- The Washington Times - Thursday, March 23, 2023

Prosecutors have brought charges against a man they say tried to sneak illegal immigrants through a Border Patrol checkpoint by packing them in the rear of an SUV, then calling to have it towed through the checkpoint.

A Border Patrol dog sniffed out the migrants, and agents discovered one illegal immigrant from Honduras and one from Mexico in the SUV. They were caught over the weekend at the checkpoint near Falfurrias, Texas, which lies on one of the two main roads north out of the southern tip of the Lone Star State.

Homeland Security Investigations agents arrested Rafael Gonzalez on smuggling charges.

According to court documents, Mr. Gonzalez first tried to claim the Toyota RAV4 belonged to his boss, who had arranged for it to be towed and asked Mr. Gonzalez to ride with it. But an agent said the towing service confirmed it was Mr. Gonzalez who arranged the tow and gave a bogus name.

The agent even played a recording of the call, and Mr. Gonzalez admitted he made the call but still denied knowing about the migrants. And it turned out the RAV4 was rented.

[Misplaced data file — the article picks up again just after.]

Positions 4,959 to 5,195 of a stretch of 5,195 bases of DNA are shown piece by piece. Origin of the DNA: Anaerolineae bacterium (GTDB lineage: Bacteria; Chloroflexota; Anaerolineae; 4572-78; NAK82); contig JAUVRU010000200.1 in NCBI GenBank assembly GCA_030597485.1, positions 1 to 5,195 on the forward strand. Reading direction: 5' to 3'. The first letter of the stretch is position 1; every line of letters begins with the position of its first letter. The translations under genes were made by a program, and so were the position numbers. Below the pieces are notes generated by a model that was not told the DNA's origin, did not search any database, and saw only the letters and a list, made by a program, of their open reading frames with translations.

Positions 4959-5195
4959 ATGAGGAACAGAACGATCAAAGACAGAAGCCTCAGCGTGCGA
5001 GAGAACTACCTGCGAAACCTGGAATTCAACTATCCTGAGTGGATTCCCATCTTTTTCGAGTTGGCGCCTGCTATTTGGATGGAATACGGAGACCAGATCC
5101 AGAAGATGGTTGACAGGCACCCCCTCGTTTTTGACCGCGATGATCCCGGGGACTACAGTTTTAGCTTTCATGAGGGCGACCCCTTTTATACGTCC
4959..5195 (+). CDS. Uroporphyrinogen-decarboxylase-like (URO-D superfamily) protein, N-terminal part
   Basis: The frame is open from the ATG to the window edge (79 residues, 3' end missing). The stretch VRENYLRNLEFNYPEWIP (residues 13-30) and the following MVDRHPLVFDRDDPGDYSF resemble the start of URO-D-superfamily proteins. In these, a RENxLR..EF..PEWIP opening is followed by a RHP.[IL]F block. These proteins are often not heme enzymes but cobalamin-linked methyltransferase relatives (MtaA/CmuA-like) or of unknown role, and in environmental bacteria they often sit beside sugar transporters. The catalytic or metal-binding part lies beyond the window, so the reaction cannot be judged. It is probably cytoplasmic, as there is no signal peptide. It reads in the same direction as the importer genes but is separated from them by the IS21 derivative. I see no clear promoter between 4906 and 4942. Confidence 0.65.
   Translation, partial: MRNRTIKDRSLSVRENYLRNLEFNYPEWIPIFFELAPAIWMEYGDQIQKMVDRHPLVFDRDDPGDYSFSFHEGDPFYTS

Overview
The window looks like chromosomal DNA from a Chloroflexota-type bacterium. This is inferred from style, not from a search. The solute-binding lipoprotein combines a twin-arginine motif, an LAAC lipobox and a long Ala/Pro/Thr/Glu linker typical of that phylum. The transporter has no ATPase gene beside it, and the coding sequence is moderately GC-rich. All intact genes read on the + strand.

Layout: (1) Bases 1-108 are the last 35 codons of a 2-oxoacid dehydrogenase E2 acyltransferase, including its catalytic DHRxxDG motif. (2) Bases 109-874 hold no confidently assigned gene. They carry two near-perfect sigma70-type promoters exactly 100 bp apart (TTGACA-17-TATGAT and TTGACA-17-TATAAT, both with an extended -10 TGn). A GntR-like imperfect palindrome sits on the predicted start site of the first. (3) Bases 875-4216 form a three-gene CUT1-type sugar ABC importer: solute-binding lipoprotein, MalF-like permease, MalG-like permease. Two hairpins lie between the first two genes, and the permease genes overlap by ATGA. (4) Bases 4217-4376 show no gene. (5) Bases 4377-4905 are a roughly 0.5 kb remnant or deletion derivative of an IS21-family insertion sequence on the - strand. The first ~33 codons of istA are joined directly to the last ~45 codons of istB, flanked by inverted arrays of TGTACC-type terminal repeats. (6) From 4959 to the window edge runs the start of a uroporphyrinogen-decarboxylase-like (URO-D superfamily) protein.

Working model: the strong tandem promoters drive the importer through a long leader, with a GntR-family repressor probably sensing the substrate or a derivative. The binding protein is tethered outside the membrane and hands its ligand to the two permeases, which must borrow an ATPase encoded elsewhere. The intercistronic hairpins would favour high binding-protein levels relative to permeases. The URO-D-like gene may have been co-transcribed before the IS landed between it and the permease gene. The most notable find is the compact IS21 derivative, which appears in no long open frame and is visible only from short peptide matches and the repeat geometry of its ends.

Mr. Gonzalez also allowed agents to search his phone. They found a text from just before the smuggling attempt where he messaged someone called Pops that “I think I’m going to jail.”

Mr. Gonzalez told agents that the tow truck driver wasn’t involved in the smuggling attempt.

Agents checked Mr. Gonzalez‘s history and found he was stopped in a previous smuggling attempt with four illegal immigrants last May. He denied knowing about those migrants and was released without charges at that time.

Attempts to use a tow truck to sneak through a Border Patrol checkpoint appear rare, but they aren’t unheard of.

A 2019 try almost succeeded. The tow truck made it through the checkpoint near Sarita, Texas, and was several miles up the road when the driver turned around, came back and told agents something smelled off about that particular run.

Agents popped the trunk and spotted two Brazilian migrants packed inside.

• Stephen Dinan can be reached at sdinan@washingtontimes.com.

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